Lesson 1 - Notes:

Greeting and Introducing

(photo by  paulsynnott used under terms of Creative Commons license.)
Japanese bow



1.  The phrase ohayō gozaimasu literaIIy means “it is early."  This greeting is not generally used after about ten o’clock in the morning.

Konnichiwa literally means “as for today."  It is used from about ten o’clock in the morning until dusk.

Kombanwa  means "good  evening" and is used in the same way as its English translation.

2.  Although Americans customarily  follow  a  greeting  by "how  are  you,"  the  Japanese  equivalent,  o-genki  desu  ka,  is not used by  persons  meeting  for  the  first  time.  The phrase is  used  by  friends  who  have  not  seen  each  other  for  some  time.

3.  The ending -san is added to a person’s name.  It may usually be translated as “Mr.,"  "Mrs.," or "Miss." -san  is  used  after  a  person's  first  name  or  last  name.

Note  that  -san  shows  the  speaker's  respect  for  the  person he  is  speaking  to  or  about.  The speaker, therefore, never uses -san with his own name.  For example, you  would call  your  friend  Tanaka-san,  but  he  would  refer  to  himself simply  as  Tanaka.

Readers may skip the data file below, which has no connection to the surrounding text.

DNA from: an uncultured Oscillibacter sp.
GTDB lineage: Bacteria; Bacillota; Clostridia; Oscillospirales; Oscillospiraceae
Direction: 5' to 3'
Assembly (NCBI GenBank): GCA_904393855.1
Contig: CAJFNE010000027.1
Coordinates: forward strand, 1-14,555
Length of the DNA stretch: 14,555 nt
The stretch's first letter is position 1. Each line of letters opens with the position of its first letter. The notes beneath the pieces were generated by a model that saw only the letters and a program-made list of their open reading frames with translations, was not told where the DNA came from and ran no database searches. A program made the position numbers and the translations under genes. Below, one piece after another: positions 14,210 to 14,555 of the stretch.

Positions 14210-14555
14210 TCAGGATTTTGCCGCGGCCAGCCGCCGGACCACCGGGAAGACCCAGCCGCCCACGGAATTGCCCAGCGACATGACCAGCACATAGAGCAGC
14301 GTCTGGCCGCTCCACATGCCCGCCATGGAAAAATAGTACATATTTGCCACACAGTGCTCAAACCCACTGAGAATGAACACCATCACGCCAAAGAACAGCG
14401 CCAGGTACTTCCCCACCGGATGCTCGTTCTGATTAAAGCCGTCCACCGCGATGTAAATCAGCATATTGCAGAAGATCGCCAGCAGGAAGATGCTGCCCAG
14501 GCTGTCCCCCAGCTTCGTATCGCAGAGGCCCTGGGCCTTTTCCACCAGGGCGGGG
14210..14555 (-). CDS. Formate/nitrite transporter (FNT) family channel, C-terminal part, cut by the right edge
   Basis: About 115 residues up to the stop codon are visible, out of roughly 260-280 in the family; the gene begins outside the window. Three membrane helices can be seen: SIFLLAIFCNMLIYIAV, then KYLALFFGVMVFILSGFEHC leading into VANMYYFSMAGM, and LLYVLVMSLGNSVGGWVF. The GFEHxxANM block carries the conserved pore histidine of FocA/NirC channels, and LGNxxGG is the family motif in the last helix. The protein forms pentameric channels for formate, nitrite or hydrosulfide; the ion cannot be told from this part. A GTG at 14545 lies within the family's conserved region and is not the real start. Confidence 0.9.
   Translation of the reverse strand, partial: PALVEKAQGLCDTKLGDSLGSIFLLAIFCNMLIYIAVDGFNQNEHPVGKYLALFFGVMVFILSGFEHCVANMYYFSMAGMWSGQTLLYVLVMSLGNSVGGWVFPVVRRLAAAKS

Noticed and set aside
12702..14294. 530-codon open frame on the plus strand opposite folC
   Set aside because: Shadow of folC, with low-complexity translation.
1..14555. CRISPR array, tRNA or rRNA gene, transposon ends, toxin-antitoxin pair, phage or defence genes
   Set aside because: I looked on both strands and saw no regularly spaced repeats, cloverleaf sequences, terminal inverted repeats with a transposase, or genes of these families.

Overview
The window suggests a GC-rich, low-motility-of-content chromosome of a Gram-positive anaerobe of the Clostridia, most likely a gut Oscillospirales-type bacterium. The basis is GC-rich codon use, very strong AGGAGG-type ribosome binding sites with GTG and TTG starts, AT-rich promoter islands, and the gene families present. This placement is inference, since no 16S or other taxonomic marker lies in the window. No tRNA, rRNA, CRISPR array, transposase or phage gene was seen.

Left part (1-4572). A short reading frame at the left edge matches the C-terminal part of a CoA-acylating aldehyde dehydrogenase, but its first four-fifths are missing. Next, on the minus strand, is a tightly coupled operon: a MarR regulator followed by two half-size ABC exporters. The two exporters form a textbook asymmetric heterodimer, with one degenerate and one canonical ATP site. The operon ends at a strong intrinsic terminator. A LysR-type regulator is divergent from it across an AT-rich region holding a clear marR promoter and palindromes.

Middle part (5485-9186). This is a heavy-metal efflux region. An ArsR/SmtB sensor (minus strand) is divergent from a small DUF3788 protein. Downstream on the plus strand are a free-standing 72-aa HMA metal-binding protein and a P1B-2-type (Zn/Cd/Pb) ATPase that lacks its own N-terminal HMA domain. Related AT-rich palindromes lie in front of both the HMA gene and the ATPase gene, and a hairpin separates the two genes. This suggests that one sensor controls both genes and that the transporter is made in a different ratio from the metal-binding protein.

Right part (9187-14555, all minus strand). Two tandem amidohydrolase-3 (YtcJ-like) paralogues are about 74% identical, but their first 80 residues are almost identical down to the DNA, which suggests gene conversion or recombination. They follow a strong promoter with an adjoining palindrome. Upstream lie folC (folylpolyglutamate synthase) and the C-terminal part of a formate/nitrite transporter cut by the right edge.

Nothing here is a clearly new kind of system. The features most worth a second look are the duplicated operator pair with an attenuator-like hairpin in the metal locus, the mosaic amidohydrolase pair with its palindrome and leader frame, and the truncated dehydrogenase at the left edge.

4.  The  expression  hajimemashite  literally  means  "meeting you  for  the  first  time."  It  should  be  used  only  when introducing  yourself  or  being  introduced.

5.  Each  time  you  greet  someone  in  Japan  with

ohayō  gozaimasu,



and  each  time  you  say,  in  introductions,


dōzo  yoroshiku,

kochira  koso,

dewa  mata / jā  mata,

you  should  nod  your  head.  Your  Japanese  acquaintance  may bow  to  you  more  ceremoniously,  bending  from  the  waist.

6.  At  a  party  or  on  the  street,  when  you  recognize  at a  distance  someone  you  know,  you  should  first  nod  as  a gesture  of  recognition.  As  you  approach  or  are  approached by  the  person,  you  greet  him.  Generally,  one  does  not shout  and  greet  another  person  at  a  distance  in  Japan, except  in  some  intimate  groups,  such  as  young  students.